Install on PC – instructions from Lincoln

Got JQ installed? Good. Open your terminal or command prompt in the directory where you’ve got your json file with the data you extracted in part 1. Here we go:

jq -r '.features [ ] | .properties | [.label, .href, ."context label", ."early bce/ce", ."late bce/ce", ."item category", .snippet] | @csv' data.json > data.csv

So, we invoke jq, we tell it we want the raw output (-r), we give it the filter to apply, we give it the file to apply it to, and we tell it what to name the output.

one last thing

Take a look at how Lincoln pipes the output of a wget command into jq at the end of the section on ‘invoking jq’. Do you see how we might accelerate this entire process the next time you want data out of Open Context?

Now what?

Well, how about you take that csv data and see what stories you can tell with it? A good place to start is with wtfcsv, or Raw or Plot.ly or heaven help me, Excel or Numbers. Then, enter our contest maybe?

At the very least, you’ve now learned some powerful skills for working with the tsunami of open data now flooding the web. Happy wading!

Getting Data out of Open Context & Doing Useful Things With It: Part 1

a walkthrough for extracting and manipulating data from opencontext.org

Search for something interesting. I put ‘poggio’ in the search box, and then clicked on the various options to get the architectural fragments. Look at the URL:
See all that stuff after the word ‘Poggio’? That’s to generate the map view. We don’t need it.

We’re going to ask for the search results w/o all of the website extras, no maps, no shiny interface. To do that, we take advantage of the API. With open context, if you have a search with a ‘?’ in the URL, you can put .json in front of the question mark, and delete all of the stuff from the # sign on, like so:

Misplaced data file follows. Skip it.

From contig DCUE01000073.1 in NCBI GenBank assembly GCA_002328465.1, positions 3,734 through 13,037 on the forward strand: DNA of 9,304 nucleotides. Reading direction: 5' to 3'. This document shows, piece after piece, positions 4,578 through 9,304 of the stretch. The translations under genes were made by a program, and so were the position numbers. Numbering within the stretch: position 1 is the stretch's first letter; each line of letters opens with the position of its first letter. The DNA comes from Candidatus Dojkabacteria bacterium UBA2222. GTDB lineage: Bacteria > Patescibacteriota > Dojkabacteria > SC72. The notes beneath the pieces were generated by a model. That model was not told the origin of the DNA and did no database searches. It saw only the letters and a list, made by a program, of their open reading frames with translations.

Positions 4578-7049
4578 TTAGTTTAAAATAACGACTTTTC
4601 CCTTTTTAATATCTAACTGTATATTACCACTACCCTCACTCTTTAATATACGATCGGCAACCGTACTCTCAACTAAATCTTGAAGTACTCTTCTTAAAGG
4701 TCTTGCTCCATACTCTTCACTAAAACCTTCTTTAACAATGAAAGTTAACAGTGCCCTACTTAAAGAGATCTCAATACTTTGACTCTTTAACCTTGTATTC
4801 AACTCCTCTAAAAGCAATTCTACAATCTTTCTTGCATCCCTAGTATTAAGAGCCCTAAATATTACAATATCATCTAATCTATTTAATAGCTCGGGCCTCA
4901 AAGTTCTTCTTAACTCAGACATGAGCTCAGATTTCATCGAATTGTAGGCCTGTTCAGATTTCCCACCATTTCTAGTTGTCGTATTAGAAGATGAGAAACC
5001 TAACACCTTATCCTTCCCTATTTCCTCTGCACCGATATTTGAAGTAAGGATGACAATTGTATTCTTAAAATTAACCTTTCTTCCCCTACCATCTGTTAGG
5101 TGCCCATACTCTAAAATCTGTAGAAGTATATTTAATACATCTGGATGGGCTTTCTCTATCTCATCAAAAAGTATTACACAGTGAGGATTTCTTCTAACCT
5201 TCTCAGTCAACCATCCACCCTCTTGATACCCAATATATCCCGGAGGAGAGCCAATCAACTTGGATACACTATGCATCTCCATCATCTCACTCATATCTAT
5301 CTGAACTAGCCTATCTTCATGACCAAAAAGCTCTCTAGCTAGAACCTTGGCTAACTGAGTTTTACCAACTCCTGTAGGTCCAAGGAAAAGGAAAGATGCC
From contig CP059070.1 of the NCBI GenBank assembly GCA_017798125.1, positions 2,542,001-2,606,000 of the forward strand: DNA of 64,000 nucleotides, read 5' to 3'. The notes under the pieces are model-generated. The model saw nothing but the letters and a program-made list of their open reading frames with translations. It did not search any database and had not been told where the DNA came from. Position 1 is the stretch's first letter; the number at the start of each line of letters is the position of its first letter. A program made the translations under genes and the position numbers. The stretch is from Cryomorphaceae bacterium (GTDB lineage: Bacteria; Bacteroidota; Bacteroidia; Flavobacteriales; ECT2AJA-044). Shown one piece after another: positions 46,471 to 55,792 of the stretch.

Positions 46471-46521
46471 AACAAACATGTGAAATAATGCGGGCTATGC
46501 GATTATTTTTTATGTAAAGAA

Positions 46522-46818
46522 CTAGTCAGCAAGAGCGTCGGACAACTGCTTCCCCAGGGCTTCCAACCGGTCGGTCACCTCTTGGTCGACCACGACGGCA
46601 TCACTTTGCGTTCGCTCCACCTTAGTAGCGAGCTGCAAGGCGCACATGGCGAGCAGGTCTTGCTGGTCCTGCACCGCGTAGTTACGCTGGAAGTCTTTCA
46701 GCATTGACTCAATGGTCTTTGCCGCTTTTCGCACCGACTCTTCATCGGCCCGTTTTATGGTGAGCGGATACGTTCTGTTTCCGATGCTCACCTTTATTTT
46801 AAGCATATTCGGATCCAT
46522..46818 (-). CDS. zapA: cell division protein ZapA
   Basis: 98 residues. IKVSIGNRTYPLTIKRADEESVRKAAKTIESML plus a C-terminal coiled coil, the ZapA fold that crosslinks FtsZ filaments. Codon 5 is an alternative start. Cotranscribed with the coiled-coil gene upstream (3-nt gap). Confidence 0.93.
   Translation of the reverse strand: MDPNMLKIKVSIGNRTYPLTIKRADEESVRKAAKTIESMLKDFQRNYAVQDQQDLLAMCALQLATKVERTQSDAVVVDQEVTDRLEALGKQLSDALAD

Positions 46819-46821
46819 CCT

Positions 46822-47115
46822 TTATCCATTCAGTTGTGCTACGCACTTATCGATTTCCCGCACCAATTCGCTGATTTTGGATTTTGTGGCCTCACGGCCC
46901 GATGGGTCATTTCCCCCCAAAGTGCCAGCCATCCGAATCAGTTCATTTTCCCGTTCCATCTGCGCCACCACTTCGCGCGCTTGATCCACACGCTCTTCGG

Put that in the address bar. Boom! lots of stuff! But only one page’s worth, which isn’t lots of data. To get a lot more data, we have to add another parameter, the number of rows: ?rows=100&. Slot that in just before the p in prop= and see what happens.

Now, that isn’t all of the records though. Remove the .json and see what happens when you click on the arrows to page through the NEXT 100 rows. You get a URL like this:


So – to recap, the URL is searching for 100 rows at a time, in the general object category, starting from row 100, and grabbing materials from Poggio. We now know enough about how open context’s api works to grab material.

Couple of ways one could grab it:

  1. You could copy n’ paste -> but that will only get you one page’s worth of data (and if you tried to put, say, 10791 into the ‘rows’ parameter, you’ll just get a time-out error). You’d have to go back to the search page, hit the ‘next’ button, reinsert the .json etc over and over again.